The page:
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Cybersecurity and COVID-19 Scams

Cybercriminals are using the coronavirus outbreak to deploy dangerous malware including ransomware on your organization. During this outbreak, employees are working from home and conducting more business over email.
Share this information with your employees to reduce your chances of being victimized.

One of the biggest threats are coronavirus-related phishing emails which entice you to click on malicious links or attachments. Don't be fooled!
  • Any coronavirus-related email with an attachment or link should be treated as highly suspicious and verified using known contact information before responding.
  • Never give out company credentials in response to a coronavirus-related email.
  • Watch for coronavirus-related scams purportedly from the Centers for Disease Control and Prevention (CDC) or experts promoting the latest information. The emails may look authentic and include logos or branding for the World Health Organization or other government or public health agencies. Don't trust them. Common scams relate to potential vaccines, other cures, prepaid tests, local infection maps, etc. Be extremely skeptical of any email related to these subjects.
  • Treat any email related to potential government checks as suspicious. Scams include those asking for your Social Security number, bank information and a form of pre-payment or fees to collect the check.
  • If you are donating money, research the charity thoroughly.
  • Scams are by email, phone call, or text.
  • Don't visit untrusted websites related to COVID-19. There has been a significant rise in website registrations related to COVID-19 that are being used to either steal information from visitors or infect them with malware. Use only trusted sources for authoritative information on COVID-19 such as and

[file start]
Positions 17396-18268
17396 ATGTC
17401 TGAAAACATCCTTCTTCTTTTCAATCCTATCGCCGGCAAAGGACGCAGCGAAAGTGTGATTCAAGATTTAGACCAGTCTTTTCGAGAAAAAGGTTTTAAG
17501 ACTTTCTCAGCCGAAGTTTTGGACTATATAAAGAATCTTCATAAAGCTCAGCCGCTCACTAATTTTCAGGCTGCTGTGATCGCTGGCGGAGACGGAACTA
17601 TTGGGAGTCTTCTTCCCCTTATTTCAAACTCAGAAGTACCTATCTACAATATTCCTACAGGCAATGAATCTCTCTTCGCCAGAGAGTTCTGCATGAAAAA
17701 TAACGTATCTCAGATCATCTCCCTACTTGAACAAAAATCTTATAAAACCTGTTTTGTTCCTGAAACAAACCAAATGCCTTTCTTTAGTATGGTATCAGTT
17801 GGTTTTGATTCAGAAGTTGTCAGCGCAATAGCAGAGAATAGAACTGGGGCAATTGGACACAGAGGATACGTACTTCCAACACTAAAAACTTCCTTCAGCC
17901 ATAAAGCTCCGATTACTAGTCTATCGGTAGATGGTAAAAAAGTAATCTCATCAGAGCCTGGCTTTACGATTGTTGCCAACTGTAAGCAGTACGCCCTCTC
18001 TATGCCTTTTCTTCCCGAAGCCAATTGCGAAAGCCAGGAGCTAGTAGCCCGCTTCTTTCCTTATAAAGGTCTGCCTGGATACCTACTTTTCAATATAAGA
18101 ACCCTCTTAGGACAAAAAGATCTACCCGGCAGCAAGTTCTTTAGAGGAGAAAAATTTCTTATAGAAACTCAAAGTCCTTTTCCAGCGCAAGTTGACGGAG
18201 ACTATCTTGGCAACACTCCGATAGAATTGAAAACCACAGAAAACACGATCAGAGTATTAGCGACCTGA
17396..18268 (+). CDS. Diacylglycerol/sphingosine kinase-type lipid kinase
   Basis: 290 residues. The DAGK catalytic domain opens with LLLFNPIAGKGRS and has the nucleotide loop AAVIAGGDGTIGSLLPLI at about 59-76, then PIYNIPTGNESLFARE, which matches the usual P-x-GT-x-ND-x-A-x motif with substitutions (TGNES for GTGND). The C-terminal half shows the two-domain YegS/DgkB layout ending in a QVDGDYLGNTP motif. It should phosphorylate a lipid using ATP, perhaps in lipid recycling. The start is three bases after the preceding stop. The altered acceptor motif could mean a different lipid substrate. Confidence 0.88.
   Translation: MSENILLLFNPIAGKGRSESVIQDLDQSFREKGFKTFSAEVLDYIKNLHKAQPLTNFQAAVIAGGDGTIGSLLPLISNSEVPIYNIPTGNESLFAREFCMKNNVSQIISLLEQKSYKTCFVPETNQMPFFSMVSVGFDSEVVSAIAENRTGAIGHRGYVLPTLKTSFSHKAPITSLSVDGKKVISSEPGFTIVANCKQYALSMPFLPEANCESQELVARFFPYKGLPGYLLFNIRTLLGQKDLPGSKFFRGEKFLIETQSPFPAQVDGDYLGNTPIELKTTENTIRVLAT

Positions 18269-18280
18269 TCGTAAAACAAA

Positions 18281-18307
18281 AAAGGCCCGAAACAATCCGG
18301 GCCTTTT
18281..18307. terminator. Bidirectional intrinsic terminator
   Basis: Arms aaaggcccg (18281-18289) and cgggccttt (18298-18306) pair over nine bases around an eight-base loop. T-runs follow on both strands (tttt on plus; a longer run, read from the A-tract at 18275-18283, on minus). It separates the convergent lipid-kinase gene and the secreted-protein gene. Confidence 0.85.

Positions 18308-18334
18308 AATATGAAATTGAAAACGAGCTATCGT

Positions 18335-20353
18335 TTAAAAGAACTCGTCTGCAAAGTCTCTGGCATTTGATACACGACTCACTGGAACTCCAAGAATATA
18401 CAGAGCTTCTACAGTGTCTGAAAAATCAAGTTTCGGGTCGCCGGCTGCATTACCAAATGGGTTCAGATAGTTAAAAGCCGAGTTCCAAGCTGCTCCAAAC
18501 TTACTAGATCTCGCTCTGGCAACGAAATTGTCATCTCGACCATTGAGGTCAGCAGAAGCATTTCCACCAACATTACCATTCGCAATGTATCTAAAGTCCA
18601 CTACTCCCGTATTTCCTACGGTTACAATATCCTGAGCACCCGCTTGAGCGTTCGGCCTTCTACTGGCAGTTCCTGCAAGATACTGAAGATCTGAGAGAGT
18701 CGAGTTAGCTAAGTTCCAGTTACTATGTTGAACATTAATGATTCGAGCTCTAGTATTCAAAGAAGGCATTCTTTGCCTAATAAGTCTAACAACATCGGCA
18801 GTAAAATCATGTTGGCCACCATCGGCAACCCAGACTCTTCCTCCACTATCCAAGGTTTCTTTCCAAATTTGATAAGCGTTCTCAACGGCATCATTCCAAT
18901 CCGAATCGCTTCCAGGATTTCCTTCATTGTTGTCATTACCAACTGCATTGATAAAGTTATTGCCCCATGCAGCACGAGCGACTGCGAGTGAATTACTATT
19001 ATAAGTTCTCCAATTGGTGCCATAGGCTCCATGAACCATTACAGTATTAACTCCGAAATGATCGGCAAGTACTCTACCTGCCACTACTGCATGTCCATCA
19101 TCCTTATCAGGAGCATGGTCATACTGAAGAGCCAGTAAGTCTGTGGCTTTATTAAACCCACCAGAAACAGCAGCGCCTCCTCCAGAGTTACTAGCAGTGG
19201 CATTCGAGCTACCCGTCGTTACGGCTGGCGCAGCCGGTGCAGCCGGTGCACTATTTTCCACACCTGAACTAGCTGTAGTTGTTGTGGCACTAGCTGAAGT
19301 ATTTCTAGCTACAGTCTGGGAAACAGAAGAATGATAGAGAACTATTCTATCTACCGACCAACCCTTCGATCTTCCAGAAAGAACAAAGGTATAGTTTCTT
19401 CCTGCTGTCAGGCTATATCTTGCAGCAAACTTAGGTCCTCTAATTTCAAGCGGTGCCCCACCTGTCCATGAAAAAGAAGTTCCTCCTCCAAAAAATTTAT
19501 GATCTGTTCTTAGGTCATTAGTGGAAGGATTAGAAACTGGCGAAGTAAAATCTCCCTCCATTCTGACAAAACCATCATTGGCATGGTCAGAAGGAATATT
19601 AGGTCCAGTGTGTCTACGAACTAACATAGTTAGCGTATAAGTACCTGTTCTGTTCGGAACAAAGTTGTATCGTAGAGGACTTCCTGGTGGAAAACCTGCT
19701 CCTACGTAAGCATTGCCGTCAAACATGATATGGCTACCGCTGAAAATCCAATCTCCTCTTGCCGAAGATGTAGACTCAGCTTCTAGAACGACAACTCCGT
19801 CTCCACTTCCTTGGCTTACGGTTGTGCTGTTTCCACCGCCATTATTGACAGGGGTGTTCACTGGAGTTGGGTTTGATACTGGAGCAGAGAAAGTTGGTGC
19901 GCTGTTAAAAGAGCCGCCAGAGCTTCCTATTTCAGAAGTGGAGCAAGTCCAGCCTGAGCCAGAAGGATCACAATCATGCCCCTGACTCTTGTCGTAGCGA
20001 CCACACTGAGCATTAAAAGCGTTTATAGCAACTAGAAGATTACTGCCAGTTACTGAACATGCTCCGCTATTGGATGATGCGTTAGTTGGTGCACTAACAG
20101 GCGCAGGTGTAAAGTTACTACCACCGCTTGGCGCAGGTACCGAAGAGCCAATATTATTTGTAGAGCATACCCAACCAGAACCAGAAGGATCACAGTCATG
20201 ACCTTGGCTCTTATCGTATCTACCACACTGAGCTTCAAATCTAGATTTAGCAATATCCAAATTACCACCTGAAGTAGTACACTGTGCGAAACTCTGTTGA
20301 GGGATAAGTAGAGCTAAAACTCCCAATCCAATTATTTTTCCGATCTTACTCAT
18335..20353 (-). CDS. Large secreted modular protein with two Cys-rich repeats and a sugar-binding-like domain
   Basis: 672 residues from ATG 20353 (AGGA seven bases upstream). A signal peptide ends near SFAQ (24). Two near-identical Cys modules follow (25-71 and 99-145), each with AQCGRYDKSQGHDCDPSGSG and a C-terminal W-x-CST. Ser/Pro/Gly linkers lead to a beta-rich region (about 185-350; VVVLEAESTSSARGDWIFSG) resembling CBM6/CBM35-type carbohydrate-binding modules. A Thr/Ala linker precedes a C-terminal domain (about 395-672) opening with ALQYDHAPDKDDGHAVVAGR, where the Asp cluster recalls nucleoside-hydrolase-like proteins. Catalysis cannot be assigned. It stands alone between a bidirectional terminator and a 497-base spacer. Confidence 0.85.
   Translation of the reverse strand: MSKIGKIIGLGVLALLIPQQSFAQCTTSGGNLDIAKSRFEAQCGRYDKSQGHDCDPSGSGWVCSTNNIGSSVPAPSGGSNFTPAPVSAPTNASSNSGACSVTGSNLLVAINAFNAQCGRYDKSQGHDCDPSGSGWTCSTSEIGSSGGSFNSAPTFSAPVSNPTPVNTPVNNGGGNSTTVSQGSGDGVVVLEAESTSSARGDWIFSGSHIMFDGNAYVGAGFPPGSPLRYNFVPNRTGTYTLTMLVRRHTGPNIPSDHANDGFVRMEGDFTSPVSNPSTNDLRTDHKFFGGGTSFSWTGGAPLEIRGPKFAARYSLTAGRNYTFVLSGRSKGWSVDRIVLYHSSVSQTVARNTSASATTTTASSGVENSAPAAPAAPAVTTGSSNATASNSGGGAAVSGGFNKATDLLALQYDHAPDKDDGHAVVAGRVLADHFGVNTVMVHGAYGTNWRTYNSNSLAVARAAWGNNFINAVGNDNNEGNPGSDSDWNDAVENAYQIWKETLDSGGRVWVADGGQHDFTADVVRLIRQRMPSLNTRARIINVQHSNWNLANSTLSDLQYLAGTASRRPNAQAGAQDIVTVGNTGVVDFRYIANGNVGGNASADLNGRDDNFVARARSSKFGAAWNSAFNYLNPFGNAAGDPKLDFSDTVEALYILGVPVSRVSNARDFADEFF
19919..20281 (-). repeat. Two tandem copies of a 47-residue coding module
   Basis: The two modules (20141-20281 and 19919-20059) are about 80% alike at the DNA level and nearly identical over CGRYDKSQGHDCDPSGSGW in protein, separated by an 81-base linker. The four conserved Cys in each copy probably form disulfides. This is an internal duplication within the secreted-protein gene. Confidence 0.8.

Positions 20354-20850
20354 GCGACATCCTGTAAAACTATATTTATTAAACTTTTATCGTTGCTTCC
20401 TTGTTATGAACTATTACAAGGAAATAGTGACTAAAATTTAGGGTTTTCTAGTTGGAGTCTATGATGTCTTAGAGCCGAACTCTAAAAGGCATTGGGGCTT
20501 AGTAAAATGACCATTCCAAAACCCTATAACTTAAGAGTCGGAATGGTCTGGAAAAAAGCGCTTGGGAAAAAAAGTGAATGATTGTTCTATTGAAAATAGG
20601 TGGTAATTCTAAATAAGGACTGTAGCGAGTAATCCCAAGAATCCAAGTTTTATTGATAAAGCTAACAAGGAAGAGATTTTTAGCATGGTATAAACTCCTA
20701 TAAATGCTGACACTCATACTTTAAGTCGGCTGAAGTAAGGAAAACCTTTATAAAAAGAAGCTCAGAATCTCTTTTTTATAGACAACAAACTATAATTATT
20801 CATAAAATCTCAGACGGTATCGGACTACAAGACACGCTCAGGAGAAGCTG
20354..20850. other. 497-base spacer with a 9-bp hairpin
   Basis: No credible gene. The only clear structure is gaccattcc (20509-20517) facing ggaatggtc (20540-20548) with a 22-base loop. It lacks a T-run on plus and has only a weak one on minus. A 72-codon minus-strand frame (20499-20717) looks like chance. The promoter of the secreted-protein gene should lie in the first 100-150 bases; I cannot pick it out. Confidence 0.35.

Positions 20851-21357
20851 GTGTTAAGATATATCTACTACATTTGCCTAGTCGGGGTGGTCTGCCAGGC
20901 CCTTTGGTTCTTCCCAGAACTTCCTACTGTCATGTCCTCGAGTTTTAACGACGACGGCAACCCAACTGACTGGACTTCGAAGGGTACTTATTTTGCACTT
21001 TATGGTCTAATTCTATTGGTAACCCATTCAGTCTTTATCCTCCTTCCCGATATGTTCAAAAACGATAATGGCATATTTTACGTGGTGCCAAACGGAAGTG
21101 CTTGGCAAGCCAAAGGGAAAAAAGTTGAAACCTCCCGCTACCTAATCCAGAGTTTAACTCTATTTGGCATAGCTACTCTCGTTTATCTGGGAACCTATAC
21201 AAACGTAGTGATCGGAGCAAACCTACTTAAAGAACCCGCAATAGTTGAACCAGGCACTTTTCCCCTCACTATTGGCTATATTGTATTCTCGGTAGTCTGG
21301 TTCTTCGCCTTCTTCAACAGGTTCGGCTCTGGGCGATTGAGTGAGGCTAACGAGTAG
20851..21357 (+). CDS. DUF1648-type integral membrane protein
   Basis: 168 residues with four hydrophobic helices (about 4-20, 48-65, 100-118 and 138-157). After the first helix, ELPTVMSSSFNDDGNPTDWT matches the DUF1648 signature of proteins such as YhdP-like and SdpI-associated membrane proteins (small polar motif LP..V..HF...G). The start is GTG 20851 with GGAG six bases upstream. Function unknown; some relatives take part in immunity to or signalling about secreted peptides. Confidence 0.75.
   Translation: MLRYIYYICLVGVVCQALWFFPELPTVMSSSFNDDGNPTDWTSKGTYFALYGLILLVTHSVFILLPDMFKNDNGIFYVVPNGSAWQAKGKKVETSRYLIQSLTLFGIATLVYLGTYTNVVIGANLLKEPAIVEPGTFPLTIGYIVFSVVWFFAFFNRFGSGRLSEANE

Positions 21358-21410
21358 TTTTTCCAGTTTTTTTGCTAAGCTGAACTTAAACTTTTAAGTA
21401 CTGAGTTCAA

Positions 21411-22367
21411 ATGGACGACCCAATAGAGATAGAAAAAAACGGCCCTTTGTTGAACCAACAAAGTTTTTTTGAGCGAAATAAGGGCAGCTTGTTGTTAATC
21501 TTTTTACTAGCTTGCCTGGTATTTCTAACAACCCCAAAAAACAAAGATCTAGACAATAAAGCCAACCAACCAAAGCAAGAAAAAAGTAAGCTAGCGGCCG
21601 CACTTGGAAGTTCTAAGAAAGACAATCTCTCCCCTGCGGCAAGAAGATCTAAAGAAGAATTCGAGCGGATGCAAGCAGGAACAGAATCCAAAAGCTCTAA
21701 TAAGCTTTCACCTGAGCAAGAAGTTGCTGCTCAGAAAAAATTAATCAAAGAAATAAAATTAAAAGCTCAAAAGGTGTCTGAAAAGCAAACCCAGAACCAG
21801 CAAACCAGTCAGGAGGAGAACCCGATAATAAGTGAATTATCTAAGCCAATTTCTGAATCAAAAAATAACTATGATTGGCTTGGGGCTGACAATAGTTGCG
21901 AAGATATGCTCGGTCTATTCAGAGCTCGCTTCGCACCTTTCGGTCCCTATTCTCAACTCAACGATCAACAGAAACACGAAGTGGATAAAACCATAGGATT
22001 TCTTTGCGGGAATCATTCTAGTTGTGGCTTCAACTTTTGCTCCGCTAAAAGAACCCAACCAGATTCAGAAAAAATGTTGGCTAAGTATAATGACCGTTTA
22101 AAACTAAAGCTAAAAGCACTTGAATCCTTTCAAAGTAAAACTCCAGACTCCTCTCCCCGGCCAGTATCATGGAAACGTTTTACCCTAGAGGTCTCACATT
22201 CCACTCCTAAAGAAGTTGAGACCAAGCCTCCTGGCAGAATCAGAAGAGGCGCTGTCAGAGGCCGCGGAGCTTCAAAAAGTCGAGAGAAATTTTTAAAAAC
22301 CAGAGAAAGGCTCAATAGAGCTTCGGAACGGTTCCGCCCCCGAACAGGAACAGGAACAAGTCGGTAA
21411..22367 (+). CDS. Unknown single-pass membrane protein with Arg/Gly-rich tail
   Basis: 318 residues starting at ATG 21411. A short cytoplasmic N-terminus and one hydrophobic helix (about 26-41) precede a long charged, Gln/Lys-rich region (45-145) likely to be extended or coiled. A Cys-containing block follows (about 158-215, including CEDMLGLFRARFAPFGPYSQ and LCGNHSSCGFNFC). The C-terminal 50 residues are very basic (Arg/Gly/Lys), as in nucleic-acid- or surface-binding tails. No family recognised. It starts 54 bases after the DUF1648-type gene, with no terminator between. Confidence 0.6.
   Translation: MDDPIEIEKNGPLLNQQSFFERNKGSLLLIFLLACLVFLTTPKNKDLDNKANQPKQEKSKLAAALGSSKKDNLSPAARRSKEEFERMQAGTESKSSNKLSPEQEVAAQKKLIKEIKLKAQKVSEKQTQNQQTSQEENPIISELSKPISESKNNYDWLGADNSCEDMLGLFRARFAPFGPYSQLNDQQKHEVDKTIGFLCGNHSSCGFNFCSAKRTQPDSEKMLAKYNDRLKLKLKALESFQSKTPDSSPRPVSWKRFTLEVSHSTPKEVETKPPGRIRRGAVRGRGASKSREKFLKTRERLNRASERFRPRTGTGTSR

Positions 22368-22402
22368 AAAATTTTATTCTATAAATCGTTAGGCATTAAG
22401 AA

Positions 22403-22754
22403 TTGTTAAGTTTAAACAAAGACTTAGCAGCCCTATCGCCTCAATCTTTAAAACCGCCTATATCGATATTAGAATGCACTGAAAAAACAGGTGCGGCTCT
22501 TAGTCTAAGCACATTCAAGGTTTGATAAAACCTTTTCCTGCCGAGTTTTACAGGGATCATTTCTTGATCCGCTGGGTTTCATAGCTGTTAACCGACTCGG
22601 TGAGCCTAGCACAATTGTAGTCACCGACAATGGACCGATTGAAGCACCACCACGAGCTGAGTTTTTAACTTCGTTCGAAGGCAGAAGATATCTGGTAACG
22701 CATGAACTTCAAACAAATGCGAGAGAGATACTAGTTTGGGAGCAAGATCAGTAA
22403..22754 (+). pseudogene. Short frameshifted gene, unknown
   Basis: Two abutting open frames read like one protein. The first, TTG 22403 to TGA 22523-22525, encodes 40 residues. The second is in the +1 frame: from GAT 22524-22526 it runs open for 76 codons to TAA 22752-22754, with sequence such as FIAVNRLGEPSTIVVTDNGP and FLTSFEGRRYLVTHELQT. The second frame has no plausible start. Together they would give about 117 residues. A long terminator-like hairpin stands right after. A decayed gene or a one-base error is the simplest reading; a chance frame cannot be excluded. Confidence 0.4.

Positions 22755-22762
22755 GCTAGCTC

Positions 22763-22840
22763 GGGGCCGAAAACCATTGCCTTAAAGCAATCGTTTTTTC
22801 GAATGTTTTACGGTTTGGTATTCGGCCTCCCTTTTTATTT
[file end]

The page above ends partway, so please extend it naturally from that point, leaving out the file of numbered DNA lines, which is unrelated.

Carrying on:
Tips to Detect a COVID-19 Scam
  • Don't trust any request for personal information. If the coronavirus-related email asks for personal information like your Social Security number or login information, it's a phishing scam.
  • Check all email addresses. Don't just look at the name associated with the email. Look at the actual email address. Using the below phishing email as an example, the name on the email is Doctor Anthony Fauci. But the actual email address is "" Because these don't match, this should be treated as suspicious and confirmed before proceeding.
  • Check all links before clicking. Inspect a link by hovering your mouse cursor over the email link to see what URL the link points to.
  • Analyze the tone. Does it create urgency or fear? If so, then it's likely a scam.
  • Bottom line. Treat all coronavirus related emails as suspicious until verified by IT.
Working from Home
  • Update (patch) all the software on your computers and devices.
  • Use extra-long passwords and two-factor authentication for remote access to your organization.
  • Protect all mobile devices with passwords/biometrics and never leave them unattended.
  • Diligently follow all company rules related to remote working and re-read all relevant company policies on working remotely.
  • Never use public WiFi to transact sensitive business unless through a Virtual Private Network (VPN) or other secure means.
  • Securely dispose of all sensitive information (including shredding any paper copies) in accordance with company rules.
Contact us:

We can answer your questions about how the coronavirus is impacting your organization's cybersecurity posture, including the latest phishing scams or remote work challenges.

Want to run a phishing simulation on your employees related to the coronavirus outbreak? Your cyber insurance policy gives you free access to phishing simulations. Email us to get started.
Risk Management Services are provided by ePlace Solutions, Inc. and are complimentary prepaid services of your insurance company.

Copyright © 2020 ePlace Solutions, Inc., All rights reserved.

This information is provided by ePlace Solutions, Inc. which is solely responsible for its content. ePlace Solutions, Inc. is not engaged in rendering legal or other professional services. Federal and state laws are more complex than presented here. This information is simplified for the sake of brevity and is not a substitute for legal advice. ePlace Solutions, Inc. disclaims any liability, loss or risk incurred as a consequence, directly or indirectly, of the use and application of any of the contents of this information.

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